I know. I can barely remember when I first started to work out – and had never thought of my body as anything but arms/legs/head etc. and had to start thinking about biceps, triceps, lats, etc. Now I am so used to it that it was a shock to lose the brain muscle connection (I had a loss of muscle after having knee surgery from muscle isolation/atrophy from being on crutches but the muscle memory was there) but I’m working on getting it back.
I’m still working on the pool thing. I love to swim but somehow a lake or the the ocean (Saskatchewan is landlocked?) seem less formal about swimwear.
we have a lot of lakes here, but I don’t get to them often. you’d think that after 20 or so years I wouldn’t be so self conscious , but I am
I do the two towel approach. One around the waist and one slung around my neck draping down to cover the chest. Peace.
My gym must have the smallest towels (to make it useless to steal them unless you want to dry dishes). The over the shoulders doesn’t quite cut it. I’m going to “invest” in a couple of beach towels as an experiment.
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“It is a breach of etiquette to stroll around the locker room naked.”
It sure wasn’t at the Y I went to in the late 1970s when I was 12. It seemed there were a lot of women who made a point of flashing as much as possible. They’d stroll out of the shower carrying (not wearing) their towel. They’d start with their socks when dressing and would delay putting on a bra until after they had blown dry their hair and put on makeup. It was horrible. I’ve always been the one who changes at home or waits for a private cubicle. I’ll probably do the same after top surgery.
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I think times have changed – older people are comfortable prancing around but a lot of the women in their 20’s seem overly modest. But at least at my gym (most women between 25-40) there is an attempt to cover up. I remember as a kid going clothes shopping with my mother to a department store with open dressing areas for the women – everyone could see everyone else change – and comment on how they looked in it. Haven’t seen one of those in a long time.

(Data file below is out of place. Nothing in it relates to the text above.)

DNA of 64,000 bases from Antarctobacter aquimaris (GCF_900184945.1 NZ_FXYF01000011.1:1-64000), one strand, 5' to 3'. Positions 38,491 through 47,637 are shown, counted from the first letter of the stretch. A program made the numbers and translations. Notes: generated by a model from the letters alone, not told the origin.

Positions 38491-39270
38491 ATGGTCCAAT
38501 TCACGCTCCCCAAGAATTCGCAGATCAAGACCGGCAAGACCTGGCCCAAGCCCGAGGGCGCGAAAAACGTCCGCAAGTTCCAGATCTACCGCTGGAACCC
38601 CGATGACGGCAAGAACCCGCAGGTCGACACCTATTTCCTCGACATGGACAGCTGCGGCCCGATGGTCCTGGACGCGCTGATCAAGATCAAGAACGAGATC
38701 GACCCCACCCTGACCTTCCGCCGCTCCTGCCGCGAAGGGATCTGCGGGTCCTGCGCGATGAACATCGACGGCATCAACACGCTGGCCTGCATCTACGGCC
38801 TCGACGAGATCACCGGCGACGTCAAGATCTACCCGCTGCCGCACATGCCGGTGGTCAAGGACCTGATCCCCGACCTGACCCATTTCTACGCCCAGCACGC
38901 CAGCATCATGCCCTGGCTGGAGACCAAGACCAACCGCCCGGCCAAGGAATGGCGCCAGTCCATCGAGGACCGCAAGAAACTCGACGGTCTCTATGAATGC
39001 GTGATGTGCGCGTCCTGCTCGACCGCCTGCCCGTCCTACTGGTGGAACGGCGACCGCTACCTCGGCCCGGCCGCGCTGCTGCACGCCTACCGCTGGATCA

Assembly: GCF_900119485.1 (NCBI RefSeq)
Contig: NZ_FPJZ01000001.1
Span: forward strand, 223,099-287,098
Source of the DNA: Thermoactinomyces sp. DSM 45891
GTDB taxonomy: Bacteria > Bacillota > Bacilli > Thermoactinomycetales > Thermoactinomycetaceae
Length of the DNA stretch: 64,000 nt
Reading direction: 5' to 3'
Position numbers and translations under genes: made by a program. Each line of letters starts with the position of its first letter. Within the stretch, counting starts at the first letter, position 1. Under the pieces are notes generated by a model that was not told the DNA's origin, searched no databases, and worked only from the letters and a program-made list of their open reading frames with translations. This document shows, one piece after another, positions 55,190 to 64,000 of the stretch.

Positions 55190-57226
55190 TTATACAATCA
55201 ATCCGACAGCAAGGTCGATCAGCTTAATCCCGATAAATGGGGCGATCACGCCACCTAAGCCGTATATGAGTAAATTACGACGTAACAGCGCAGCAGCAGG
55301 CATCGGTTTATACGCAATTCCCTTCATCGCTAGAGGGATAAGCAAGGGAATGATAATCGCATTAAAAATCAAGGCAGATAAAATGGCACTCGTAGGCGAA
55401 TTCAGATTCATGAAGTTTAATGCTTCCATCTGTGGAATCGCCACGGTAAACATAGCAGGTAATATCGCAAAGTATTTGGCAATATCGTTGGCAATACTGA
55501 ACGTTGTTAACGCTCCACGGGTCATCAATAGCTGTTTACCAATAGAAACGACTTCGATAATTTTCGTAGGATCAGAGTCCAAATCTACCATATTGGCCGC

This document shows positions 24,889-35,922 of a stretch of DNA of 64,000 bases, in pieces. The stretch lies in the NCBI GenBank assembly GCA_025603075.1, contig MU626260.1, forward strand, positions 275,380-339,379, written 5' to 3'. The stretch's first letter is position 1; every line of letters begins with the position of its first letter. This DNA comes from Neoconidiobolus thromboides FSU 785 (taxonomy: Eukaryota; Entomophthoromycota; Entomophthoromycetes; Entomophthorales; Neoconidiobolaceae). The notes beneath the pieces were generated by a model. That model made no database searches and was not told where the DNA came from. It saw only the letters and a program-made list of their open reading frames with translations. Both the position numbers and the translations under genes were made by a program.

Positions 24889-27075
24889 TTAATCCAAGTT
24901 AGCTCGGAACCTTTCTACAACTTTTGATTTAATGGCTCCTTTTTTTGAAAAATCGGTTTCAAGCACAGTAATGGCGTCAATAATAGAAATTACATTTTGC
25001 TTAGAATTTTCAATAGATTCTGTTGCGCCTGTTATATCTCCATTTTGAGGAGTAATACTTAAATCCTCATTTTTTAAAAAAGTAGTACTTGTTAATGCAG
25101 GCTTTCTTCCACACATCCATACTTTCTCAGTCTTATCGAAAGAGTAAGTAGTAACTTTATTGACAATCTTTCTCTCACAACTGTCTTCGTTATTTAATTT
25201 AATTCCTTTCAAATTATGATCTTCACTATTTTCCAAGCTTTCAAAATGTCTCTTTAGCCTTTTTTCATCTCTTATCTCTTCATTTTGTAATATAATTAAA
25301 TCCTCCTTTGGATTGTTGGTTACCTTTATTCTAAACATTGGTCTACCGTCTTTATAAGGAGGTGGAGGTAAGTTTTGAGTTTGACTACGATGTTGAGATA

Count yourself as among the very brave for merely entering any locker room, ever.
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Brave or foolish – I’m not sure which. I was talking about this with Donna and I realized I am much more likely to get a “this is the ladies room” when I am fully clothed and on my way in than when I am naked/towel wrapped – so it is probably just the potential for stares and my own self-consciousness that I need to get over. I don’t feel like my top surgery is anything I need to hide. Swimming is the next hurdle.
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The funny thing is that for whatever thing that a person is self-conscious about, there are a bunch of other people walking around that don’t even realize that they are supposed to be self-conscious about tha thing.
Thank you so much for sharing your experiences! Thankfully they have a family changing room at the Y here in Madison, otherwise I’d all but refuse to go to they gym. You’ll teach to teach me how to do that pec-flexing thing. I still can’t figure it out!
You are welcome. So here is how I flexed. If you look for the picture in the above post of rudolph valentino clasping his hands in front of his chest as if he was an opera singer going for a high C – assume that pose. Breathe in and clench/press your hands together and hold the breath for a second or two, you should see your chest muscles contract. There is a lot of silly stuff for teenage boys if you google “how do I flex my chest muscles”.
I’m so envious of you for being able to go to the gym at all, Im still prohibited to do any weightlifting or even swimming! The only thing I can do at the moment is my stretch exercises and I can feel my muscles fading away for each day that passes. It really sucks!
Hopefully you will be allowed to resume exercising soon. The good thing is that muscles come back pretty quickly and that 6-8 weeks after you resume you should be back in shape. Meanwhile you’ve got enough on your plate – you probably get a work out just picking the baby up and down all day.